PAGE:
Plan the city with the port: guide of good practices

Published by  30 June, 2015 9:44 am 1 Comment

Plan the city with the port: guide of good practicesThe purpose of this Guide is to provide decision makers and stakeholders a decision support tool for addressing the problems they will face when putting into practice the ideal of “Planning the city with the port”. The guidelines contained herein, and the examples provided, do not claim to be complete or exhaustive. They are meant as sources of inspiration to address four major topics: spatial organisation; economic development strategies; environmental challenges, project management and governance. The guidelines are the result of the intense exchange of experiences that has taken place during the international meetings organised by AIVP these last quarter century, and of the AIVP’s constant monitoring of the implementation of development projects at the city/port interface.


City/port interfaces are complex territories where the inherent competition and complementarity between city and port play out in the face of limited spatial resources. The search for the right balance calls for solutions that guarantee a good spatial and functional mix capable of transforming and rejuvenating not only the city/port interface but also the entire territory of the port city.


Climate change and rising water levels are a major consideration in large-scale projects for port city developers. A new approach to waterfront planning is gradually emerging, which could see the development of pioneering solutions, not just to protect the environment but as an opportunity to create new spaces.
However, planning the city with the port necessarily means optimising environmental performance. In this too, the city-port is a useful place for rolling out strategies and measures to reduce the environmental footprint, with a clear emphasis on anticipation and cooperation.


The economic potential of city/port territories goes well beyond cruise business alone. It is now based around the development of new traditional or highly innovative activities, driven by the specific features of city/port interfaces. Alongside fishing, boating, etc., the creation of a more comprehensive range of tourist attractions and services is a driving factor in the area’s economic development, attracting both local visitors and tourists from further afield.
In addition to providing an opportune location for creating cultural clusters, port-city territories are also well suited to the creation of economic clusters built around maritime businesses – such as offshore wind power, recreational sailing, etc. – which currently occupy a dominant place in many port cities.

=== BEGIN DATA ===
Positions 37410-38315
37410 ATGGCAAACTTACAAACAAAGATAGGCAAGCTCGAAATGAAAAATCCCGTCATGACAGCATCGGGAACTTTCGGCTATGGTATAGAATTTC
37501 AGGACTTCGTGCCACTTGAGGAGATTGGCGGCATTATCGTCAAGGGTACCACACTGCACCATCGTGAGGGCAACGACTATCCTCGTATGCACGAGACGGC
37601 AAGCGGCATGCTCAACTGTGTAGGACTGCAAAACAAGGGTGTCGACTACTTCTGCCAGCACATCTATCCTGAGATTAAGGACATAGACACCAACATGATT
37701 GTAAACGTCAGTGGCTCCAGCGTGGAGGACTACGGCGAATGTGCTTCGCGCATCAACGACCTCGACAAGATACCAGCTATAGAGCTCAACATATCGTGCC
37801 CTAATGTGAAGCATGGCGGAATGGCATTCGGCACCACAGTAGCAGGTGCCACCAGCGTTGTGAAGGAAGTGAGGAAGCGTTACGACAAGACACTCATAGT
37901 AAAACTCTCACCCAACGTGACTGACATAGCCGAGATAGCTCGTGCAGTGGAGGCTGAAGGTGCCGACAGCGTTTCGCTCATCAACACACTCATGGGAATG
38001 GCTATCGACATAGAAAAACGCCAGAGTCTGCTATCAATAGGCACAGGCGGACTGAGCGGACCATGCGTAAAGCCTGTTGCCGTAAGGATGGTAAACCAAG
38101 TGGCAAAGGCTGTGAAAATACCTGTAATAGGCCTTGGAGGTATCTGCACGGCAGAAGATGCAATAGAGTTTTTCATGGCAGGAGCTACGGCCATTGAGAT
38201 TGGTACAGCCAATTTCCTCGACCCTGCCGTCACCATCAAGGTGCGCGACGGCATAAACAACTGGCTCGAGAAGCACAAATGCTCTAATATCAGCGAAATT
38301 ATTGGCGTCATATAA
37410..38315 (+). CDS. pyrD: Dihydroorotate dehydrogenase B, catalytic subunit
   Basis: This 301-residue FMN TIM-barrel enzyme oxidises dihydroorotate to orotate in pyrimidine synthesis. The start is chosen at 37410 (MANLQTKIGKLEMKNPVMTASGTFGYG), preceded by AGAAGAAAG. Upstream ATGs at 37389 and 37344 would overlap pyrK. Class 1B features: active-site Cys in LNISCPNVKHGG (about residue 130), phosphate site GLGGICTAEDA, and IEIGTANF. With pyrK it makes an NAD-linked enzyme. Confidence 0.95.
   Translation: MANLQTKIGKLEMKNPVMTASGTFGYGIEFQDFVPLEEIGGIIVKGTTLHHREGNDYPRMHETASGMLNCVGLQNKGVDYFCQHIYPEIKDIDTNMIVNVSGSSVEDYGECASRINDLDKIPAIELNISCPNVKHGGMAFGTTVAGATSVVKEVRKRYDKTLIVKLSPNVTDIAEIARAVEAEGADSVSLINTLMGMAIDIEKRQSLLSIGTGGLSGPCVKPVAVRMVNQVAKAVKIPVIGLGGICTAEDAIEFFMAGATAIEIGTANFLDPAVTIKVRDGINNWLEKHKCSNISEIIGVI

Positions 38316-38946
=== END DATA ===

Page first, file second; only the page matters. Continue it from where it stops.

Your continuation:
In order to succeed, however, these projects require strategies to make them possible and profitable over the long period needed to realise them.


Housing development strategies or plans to fill in dock basins can pose an irreversible threat to the future of existing port activities. One way to avoid such pitfalls involves clearly identifying the port’s current footprint and the ways in which it is likely to be altered under various port development scenarios. The findings can then be used to examine compatibilities – and incompatibilities – between port expansion or redevelopment projects on the one hand, and urban development projects on the other.
This example alone illustrates the need to consider the range of options available for urban and port (re)development, and to ensure adequate means of dialogue and consultation are in place.
In addition to this, however, the challenge is to secure the engagement of civil society, ensuring that the population properly understands and supports projects as they progress.

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Created with the support of:
Port Brussels Haropa Marseille Fos Ministère de l'écologie , du développement durable et de l'énergie Ministère du logement, de l'égalité des territoires et de la ruralité


1 Comment

    Ronald de A. SILVA says:

    Perfect approaches. I live in the city of São Luís, State of Maranhão, Brazil, where is settled the country’s second largest port complex, which handles over a 120 millions tons of cargo per year. As architect & urban planner we want to participate in the debates for better urban relantionship with the port complex.

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